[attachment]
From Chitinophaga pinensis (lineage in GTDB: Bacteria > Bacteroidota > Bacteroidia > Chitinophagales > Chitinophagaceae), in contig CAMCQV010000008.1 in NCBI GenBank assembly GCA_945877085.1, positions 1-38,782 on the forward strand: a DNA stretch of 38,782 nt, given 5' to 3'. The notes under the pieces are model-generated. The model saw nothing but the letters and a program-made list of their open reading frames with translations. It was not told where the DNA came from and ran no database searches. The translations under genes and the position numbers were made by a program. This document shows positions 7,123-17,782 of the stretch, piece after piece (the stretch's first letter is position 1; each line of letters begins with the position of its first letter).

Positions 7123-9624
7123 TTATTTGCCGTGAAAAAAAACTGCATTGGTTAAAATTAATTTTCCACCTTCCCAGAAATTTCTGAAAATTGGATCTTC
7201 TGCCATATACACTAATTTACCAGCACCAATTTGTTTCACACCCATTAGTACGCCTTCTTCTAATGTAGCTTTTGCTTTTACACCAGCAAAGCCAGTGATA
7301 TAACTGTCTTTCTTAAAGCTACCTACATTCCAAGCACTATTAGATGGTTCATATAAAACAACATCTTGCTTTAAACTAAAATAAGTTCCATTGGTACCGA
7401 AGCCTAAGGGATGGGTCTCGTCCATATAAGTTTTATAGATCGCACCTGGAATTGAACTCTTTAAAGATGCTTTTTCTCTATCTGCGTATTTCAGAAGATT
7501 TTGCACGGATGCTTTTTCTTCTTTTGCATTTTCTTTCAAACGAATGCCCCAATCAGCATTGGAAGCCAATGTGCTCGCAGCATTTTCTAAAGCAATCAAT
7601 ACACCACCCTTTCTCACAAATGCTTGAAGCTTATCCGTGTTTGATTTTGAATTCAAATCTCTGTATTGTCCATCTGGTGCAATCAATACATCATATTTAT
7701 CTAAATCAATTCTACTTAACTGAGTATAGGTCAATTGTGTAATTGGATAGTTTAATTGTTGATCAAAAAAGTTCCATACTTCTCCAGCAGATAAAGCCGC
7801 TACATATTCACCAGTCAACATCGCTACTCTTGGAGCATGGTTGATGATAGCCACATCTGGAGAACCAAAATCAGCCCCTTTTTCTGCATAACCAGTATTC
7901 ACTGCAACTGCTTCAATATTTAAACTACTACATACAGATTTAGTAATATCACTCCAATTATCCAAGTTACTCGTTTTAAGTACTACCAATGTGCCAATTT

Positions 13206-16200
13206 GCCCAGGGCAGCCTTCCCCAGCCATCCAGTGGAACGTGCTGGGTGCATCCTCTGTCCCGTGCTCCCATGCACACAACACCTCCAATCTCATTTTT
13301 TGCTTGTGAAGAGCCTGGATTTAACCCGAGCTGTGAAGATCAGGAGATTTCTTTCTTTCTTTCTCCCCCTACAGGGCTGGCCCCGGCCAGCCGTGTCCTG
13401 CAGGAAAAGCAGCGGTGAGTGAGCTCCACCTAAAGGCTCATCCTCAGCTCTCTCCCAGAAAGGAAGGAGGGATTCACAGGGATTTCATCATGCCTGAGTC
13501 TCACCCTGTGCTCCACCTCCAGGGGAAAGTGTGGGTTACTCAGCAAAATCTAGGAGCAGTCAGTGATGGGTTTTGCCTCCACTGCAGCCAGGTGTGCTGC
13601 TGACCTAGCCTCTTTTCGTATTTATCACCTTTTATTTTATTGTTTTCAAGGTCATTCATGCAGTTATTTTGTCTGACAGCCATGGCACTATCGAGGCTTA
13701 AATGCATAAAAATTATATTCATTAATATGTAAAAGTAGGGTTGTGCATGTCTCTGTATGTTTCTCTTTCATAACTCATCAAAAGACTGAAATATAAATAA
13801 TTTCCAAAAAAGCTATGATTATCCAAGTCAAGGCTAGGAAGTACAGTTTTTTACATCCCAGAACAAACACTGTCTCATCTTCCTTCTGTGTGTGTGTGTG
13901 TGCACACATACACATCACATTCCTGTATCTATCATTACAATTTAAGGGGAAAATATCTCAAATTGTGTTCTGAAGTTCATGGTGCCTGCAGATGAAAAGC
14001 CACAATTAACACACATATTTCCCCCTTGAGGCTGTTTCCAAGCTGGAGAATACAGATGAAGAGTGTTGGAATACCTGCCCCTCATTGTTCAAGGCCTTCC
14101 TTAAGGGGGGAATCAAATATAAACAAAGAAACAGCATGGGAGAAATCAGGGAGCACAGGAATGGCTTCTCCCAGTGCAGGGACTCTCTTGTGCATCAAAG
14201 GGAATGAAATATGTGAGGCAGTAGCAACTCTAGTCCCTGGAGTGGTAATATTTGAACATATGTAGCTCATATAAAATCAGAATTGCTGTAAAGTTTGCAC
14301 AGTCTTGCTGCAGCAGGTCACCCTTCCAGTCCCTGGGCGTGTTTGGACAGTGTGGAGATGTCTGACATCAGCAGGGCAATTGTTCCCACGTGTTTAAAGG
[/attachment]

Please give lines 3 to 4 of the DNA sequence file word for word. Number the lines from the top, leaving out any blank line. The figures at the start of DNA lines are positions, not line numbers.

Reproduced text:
7123 TTATTTGCCGTGAAAAAAAACTGCATTGGTTAAAATTAATTTTCCACCTTCCCAGAAATTTCTGAAAATTGGATCTTC
7201 TGCCATATACACTAATTTACCAGCACCAATTTGTTTCACACCCATTAGTACGCCTTCTTCTAATGTAGCTTTTGCTTTTACACCAGCAAAGCCAGTGATA